In the previous post, I explained how many young people are expecting the perfect marriage, meaning the perfect partner, the perfect wedding day and a perfect life. My conclusion was that we need to help our students become more realistic about marriage so that they are better equipped to make their marriages last. But how do we do that?
I think that if we want our students to develop a more realistic vision about marriage, we need to do three things:
Give them a vision for serving, not being served.
Give them a vision for suffering, not perfection.
Give them a vision for fixing, not quitting.
If we want our students to have healthy, lasting marriages, we need to help them develop a more realistic vision of marriage.
Serving, not being served
This is a big one and not just for marriage. We need to get the ‘it’s not about me’ message across to our students. This is the iGeneration, the generation that is very focused on making themselves happy. We can blame them for it, but that doesn’t help. What we need to do is teach them and model servanthood for them.
That starts with putting Jesus front and center as the Servant King. Time and again we need to stress how Jesus came to serve, not to be served. That He gave Himself willingly as a sacrifice, instead of making people do His will.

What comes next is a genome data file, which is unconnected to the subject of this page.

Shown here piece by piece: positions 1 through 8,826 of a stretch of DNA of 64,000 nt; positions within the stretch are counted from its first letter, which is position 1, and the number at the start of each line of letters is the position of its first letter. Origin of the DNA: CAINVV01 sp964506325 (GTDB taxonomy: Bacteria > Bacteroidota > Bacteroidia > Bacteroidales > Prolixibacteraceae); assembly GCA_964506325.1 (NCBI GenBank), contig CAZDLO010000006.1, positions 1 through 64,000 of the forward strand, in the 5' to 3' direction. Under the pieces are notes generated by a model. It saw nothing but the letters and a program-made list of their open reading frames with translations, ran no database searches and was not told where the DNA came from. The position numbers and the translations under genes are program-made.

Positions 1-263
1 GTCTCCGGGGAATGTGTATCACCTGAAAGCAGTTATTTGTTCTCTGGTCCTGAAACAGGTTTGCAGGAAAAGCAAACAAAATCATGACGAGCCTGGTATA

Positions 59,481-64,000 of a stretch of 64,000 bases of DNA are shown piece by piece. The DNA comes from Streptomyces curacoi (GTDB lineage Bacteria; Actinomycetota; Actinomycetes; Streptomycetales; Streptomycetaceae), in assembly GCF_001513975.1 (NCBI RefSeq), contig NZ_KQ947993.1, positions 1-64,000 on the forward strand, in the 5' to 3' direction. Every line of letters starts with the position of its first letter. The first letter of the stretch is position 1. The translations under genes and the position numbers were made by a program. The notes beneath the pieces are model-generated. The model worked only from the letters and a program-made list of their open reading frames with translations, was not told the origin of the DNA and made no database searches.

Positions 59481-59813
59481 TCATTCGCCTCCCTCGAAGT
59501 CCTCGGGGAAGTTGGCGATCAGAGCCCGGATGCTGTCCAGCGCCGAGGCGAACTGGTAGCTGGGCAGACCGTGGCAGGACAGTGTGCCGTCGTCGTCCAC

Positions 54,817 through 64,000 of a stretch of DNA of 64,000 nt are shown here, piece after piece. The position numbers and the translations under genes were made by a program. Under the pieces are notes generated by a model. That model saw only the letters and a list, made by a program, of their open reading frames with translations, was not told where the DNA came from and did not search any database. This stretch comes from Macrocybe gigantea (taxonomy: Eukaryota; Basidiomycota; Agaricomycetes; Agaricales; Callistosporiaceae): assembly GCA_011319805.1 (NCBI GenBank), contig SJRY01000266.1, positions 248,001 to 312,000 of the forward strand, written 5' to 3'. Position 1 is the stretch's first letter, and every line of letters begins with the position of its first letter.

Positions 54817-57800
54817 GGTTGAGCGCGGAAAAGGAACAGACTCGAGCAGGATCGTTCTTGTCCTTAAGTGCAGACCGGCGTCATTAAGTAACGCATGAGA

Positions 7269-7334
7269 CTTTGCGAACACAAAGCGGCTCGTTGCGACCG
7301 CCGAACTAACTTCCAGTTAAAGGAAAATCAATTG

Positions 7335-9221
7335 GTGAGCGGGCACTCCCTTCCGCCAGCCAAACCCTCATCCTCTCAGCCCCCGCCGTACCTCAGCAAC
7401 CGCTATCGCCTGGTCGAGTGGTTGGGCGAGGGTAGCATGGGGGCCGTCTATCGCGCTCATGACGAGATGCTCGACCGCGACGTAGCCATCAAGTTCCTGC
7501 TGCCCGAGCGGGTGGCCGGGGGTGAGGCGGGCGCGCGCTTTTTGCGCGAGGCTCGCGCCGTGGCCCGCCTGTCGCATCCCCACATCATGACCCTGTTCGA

We also need to model servanthood ourselves, and this is not always easy. If we want our students to learn to put others before themselves, that’s what we need to model to them.
My husband got a call from one of our students who had a crisis and he really needed him. The problem was that my husband had a deadline in his job the next day and he wasn’t done with his work yet. Still, he made time for the student and pulled an all-nighter to then finish his work. It made an incredible impression on that young man, and years later, he still talked about it.
But it’s also about teaching students to serve themselves. Get them ‘out there,’ take them to projects where they can actually serve. It could be a mission trip, but it doesn’t even have to be that big. A group of my former students consistently served in a homeless shelter and it changed their perspective completely.